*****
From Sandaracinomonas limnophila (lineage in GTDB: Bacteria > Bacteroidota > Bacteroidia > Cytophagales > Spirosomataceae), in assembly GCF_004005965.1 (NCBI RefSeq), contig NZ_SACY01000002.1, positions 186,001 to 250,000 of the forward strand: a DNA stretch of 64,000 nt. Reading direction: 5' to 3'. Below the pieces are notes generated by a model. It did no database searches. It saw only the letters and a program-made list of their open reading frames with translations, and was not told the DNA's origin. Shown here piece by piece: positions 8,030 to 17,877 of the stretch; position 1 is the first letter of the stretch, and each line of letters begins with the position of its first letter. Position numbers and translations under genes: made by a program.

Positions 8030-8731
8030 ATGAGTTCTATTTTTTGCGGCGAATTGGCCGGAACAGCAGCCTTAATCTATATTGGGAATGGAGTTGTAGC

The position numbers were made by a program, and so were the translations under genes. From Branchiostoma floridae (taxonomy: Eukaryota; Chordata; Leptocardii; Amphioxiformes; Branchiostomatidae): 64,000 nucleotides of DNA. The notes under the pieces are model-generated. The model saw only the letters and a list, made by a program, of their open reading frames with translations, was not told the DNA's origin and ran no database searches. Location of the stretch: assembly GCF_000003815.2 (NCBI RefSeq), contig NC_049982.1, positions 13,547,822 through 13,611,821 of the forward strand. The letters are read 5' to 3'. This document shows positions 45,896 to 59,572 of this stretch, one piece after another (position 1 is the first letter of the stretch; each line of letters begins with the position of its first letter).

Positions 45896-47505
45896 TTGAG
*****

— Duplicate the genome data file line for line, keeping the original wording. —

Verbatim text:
From Sandaracinomonas limnophila (lineage in GTDB: Bacteria > Bacteroidota > Bacteroidia > Cytophagales > Spirosomataceae), in assembly GCF_004005965.1 (NCBI RefSeq), contig NZ_SACY01000002.1, positions 186,001 to 250,000 of the forward strand: a DNA stretch of 64,000 nt. Reading direction: 5' to 3'. Below the pieces are notes generated by a model. It did no database searches. It saw only the letters and a program-made list of their open reading frames with translations, and was not told the DNA's origin. Shown here piece by piece: positions 8,030 to 17,877 of the stretch; position 1 is the first letter of the stretch, and each line of letters begins with the position of its first letter. Position numbers and translations under genes: made by a program.

Positions 8030-8731
8030 ATGAGTTCTATTTTTTGCGGCGAATTGGCCGGAACAGCAGCCTTAATCTATATTGGGAATGGAGTTGTAGC

The position numbers were made by a program, and so were the translations under genes. From Branchiostoma floridae (taxonomy: Eukaryota; Chordata; Leptocardii; Amphioxiformes; Branchiostomatidae): 64,000 nucleotides of DNA. The notes under the pieces are model-generated. The model saw only the letters and a list, made by a program, of their open reading frames with translations, was not told the DNA's origin and ran no database searches. Location of the stretch: assembly GCF_000003815.2 (NCBI RefSeq), contig NC_049982.1, positions 13,547,822 through 13,611,821 of the forward strand. The letters are read 5' to 3'. This document shows positions 45,896 to 59,572 of this stretch, one piece after another (position 1 is the first letter of the stretch; each line of letters begins with the position of its first letter).

Positions 45896-47505
45896 TTGAG